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Farming

  • Livestock producers affected by disasters urged to keep good records

    USDA Farm Service Agency (FSA) State Executive Director John W. McCauley urges livestock producers affected by natural disasters such as Hurricane Isaac and the continuing drought to keep thorough records of their livestock and feed losses, including additional expenses for such things as feed purchases because of lost supplies.
    FSA recommends that owners and producers record all pertinent information of natural disaster consequences, including:

  • Drought, heat causes stress

    “Newly transplanted trees must remain hydrated in order for the natural process of root system regeneration to begin” writes Roger Harris, associate professor of horticulture at Virginia Polytechnic Institute.  
    This is something that has been repeated countless times this summer by many in the green industry, yet, I fear, some homeowners may have turned a deaf ear.  
    With record breaking heat and drought conditions for many in Kentuckiana, plants suffer the most if their care-giver is less than committed.

  • Potato and purslane a great combination

    I was among friends last week, discussing the virtues of okra.  
    Some preferred to categorize the “slime” as a “thickening agent” while others insisted you need to be a wood pecker to eat one.  
    The little ones are best, of course, but often they get too big to be edible.  
    While okra is indeed a great thickening agent in gumbo and other quintessential southern dishes, there is another plant lurking in the garden that can do the same- and you can usually just find it growing along a path or in the flower garden.  

  • Cantaloupes reportedly connected to statewide salmonellosis outbreak

    The Department for Public Health (DPH) reports that  cantaloupes tested in the state public health laboratory carry the same strain of Salmonella associated with a statewide outbreak that health officials say is still ongoing.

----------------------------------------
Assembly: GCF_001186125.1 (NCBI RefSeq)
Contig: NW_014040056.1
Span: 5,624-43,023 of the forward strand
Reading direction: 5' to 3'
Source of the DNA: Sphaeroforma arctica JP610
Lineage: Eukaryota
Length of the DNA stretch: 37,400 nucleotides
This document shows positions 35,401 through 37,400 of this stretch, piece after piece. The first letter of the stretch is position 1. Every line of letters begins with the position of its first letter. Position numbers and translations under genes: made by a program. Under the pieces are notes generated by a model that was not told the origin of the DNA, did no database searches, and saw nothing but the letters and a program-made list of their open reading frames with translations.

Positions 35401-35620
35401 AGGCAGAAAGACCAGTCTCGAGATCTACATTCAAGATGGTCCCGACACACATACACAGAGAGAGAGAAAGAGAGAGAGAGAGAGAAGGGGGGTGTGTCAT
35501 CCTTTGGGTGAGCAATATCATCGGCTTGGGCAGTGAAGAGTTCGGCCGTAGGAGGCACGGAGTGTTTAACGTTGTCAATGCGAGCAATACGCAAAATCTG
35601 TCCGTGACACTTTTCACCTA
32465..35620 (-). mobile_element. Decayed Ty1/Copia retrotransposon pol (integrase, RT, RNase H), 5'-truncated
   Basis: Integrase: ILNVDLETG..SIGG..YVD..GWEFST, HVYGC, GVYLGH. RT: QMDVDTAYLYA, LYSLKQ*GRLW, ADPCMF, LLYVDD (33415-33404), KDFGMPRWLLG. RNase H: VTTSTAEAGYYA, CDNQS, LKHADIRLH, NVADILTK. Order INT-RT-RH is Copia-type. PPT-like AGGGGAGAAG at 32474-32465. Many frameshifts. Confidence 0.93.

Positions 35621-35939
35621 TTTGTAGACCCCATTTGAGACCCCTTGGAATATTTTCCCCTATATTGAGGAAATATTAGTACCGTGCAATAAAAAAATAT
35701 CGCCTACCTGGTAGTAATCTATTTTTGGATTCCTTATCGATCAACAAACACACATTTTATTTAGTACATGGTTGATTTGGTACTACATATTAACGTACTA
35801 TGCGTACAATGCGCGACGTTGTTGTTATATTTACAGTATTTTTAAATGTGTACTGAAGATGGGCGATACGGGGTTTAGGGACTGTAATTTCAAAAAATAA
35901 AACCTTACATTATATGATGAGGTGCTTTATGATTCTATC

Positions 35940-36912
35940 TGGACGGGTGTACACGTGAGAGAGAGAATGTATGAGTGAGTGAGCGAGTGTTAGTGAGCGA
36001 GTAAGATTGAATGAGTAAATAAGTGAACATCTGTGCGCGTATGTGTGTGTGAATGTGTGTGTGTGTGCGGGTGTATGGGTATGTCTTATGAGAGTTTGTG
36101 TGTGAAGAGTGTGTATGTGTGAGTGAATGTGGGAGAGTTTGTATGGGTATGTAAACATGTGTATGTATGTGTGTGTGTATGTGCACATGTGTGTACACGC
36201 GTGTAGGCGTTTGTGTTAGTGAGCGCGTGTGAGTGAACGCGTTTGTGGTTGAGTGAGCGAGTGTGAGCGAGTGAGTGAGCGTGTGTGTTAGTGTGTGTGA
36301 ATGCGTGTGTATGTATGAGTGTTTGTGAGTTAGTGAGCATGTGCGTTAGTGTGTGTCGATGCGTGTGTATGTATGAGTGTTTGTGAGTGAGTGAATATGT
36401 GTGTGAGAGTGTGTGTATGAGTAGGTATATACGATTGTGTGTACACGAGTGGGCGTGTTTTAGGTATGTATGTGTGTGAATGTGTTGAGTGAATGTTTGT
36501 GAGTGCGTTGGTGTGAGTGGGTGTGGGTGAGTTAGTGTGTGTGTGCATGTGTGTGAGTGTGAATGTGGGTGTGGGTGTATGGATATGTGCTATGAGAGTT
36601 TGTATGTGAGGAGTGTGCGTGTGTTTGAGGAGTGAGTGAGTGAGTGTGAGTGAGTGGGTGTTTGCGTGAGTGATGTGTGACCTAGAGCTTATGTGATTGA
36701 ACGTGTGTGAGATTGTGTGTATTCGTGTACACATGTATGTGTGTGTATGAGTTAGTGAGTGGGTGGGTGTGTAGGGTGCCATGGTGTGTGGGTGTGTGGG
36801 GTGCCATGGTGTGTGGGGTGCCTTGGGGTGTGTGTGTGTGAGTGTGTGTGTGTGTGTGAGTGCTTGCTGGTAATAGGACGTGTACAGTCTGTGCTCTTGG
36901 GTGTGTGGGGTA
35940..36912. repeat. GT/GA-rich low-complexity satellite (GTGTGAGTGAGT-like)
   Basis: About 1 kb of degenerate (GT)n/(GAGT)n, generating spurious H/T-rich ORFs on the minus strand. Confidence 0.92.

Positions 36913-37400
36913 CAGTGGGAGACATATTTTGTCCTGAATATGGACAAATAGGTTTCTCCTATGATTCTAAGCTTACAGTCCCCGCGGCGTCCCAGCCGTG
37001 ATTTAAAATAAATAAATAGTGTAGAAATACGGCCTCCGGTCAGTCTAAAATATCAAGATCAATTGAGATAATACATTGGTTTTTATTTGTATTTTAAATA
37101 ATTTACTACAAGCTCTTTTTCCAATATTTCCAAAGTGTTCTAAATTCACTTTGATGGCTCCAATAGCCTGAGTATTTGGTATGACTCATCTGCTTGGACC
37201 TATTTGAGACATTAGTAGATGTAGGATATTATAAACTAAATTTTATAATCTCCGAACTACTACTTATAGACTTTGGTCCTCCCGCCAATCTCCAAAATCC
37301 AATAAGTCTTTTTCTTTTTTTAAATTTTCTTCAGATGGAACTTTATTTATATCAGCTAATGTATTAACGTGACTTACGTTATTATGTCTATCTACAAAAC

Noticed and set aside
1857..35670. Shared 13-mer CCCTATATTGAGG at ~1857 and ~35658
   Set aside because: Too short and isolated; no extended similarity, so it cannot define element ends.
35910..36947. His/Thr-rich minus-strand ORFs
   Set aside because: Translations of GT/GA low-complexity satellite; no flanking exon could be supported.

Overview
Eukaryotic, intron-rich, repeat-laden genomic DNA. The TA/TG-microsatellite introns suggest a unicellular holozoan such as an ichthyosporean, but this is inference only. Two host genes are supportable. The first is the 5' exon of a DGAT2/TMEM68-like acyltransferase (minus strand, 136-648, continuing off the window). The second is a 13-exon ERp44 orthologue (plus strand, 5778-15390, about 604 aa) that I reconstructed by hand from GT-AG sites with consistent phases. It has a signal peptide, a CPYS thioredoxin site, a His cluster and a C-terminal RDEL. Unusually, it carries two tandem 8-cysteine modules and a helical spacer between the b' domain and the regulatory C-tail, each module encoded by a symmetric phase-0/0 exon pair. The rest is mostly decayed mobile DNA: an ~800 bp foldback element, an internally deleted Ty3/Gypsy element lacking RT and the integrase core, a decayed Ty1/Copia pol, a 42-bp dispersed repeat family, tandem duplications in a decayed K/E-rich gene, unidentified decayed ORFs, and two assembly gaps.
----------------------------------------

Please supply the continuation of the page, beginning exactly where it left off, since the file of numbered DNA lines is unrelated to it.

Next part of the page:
• Farmers Market
  • 2012 corn crop has no grain

    By Gary Carter, Co. ext. agent
    Many of the fields in Harrison County and also other counties in Central Kentucky look good. The one exception is the corn has no grain.
    Many of the fields grew normally early in the season.  When the extreme dry and hot weather occurred corn was attempting to develop and ear and receive pollen. With the extreme weather, little or no grain fill formed and we now have corn stalks with limited grain.

  • Preserving your garden

    I am getting ready to head back to U of L where I teach two courses so I really need to get organized.
    The garden is still producing and time needs to be spent on turning some of the bounty into things that can be enjoyed during the winter months.  
    I have had the dehydrator going everyday this last week drying apples, peaches and berries, cherry tomatoes and potatoes.  
    Plus, predictions of rising food costs (ironically current reports indicate that grain and sugar prices are affecting prices now and I don’t eat much of that).

  • Whirlwind was weird

    I saw the strangest thing the other day:  A bona fide whirlwind?  
    I was taking water to the ewes and lambs mid-day and I looked up to see this swarm of plant material -and whatever else was in it- swirl around a viburnum.  
    It was hot out and only the slightest breeze was apparent.  
    Since I was by myself I had to comment to the sheep and the dogs, “Oh my gosh, look at that, that is so weird!”  

  • Watch for bagworms

    Who among us is guilty of not noticing something until it’s too late?  
    Yes, all of a sudden there is nothing left of your blue spruce or arborvitae.Bagworms have been munching on the needles for weeks and we wonder how it all happened.  
    Well, they are at work right now so go outside and take inventory of your evergreens because that’s what the bagworm likes the most.
    Now is the time they do their damage unless we put a stop to it.
    Ten years ago or so I saw the worst bagworm infestation I have ever seen in my life.  

  • Continuous sign-up for CRP Highly Erodible Land Initiative announced

    The Kentucky USDA Farm Service Agency (FSA) announces that continuous sign-up for the  Highly Erodible Land (HEL)  Initiative under the Conservation Reserve Program (CRP) started on July 23, 2012. Kentucky received a total allocation of 39,400 acres to enroll in the HEL CRP program. Offers will be accepted until either the state acreage allocation limit is reached or Sept. 30, 2012 whichever occurs first.